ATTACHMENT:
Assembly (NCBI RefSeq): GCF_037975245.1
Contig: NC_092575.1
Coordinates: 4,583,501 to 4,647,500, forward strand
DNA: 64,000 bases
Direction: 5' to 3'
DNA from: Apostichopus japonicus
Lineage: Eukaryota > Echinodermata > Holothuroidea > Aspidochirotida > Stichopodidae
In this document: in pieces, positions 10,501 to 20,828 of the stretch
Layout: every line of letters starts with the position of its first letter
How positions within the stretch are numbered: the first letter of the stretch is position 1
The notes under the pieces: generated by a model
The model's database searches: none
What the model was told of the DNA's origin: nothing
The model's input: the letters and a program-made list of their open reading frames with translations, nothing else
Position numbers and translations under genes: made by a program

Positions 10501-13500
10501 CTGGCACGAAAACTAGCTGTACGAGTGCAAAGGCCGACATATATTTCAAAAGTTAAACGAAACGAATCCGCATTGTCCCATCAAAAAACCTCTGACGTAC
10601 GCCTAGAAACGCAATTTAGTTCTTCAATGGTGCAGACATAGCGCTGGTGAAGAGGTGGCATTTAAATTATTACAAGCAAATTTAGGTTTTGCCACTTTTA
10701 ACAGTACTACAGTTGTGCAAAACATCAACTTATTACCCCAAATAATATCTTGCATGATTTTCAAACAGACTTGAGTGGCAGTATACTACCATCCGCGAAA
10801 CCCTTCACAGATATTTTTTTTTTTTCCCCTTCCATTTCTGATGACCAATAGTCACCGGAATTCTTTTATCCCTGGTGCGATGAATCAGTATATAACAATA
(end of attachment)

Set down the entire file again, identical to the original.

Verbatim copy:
Assembly (NCBI RefSeq): GCF_037975245.1
Contig: NC_092575.1
Coordinates: 4,583,501 to 4,647,500, forward strand
DNA: 64,000 bases
Direction: 5' to 3'
DNA from: Apostichopus japonicus
Lineage: Eukaryota > Echinodermata > Holothuroidea > Aspidochirotida > Stichopodidae
In this document: in pieces, positions 10,501 to 20,828 of the stretch
Layout: every line of letters starts with the position of its first letter
How positions within the stretch are numbered: the first letter of the stretch is position 1
The notes under the pieces: generated by a model
The model's database searches: none
What the model was told of the DNA's origin: nothing
The model's input: the letters and a program-made list of their open reading frames with translations, nothing else
Position numbers and translations under genes: made by a program

Positions 10501-13500
10501 CTGGCACGAAAACTAGCTGTACGAGTGCAAAGGCCGACATATATTTCAAAAGTTAAACGAAACGAATCCGCATTGTCCCATCAAAAAACCTCTGACGTAC
10601 GCCTAGAAACGCAATTTAGTTCTTCAATGGTGCAGACATAGCGCTGGTGAAGAGGTGGCATTTAAATTATTACAAGCAAATTTAGGTTTTGCCACTTTTA
10701 ACAGTACTACAGTTGTGCAAAACATCAACTTATTACCCCAAATAATATCTTGCATGATTTTCAAACAGACTTGAGTGGCAGTATACTACCATCCGCGAAA
10801 CCCTTCACAGATATTTTTTTTTTTTCCCCTTCCATTTCTGATGACCAATAGTCACCGGAATTCTTTTATCCCTGGTGCGATGAATCAGTATATAACAATA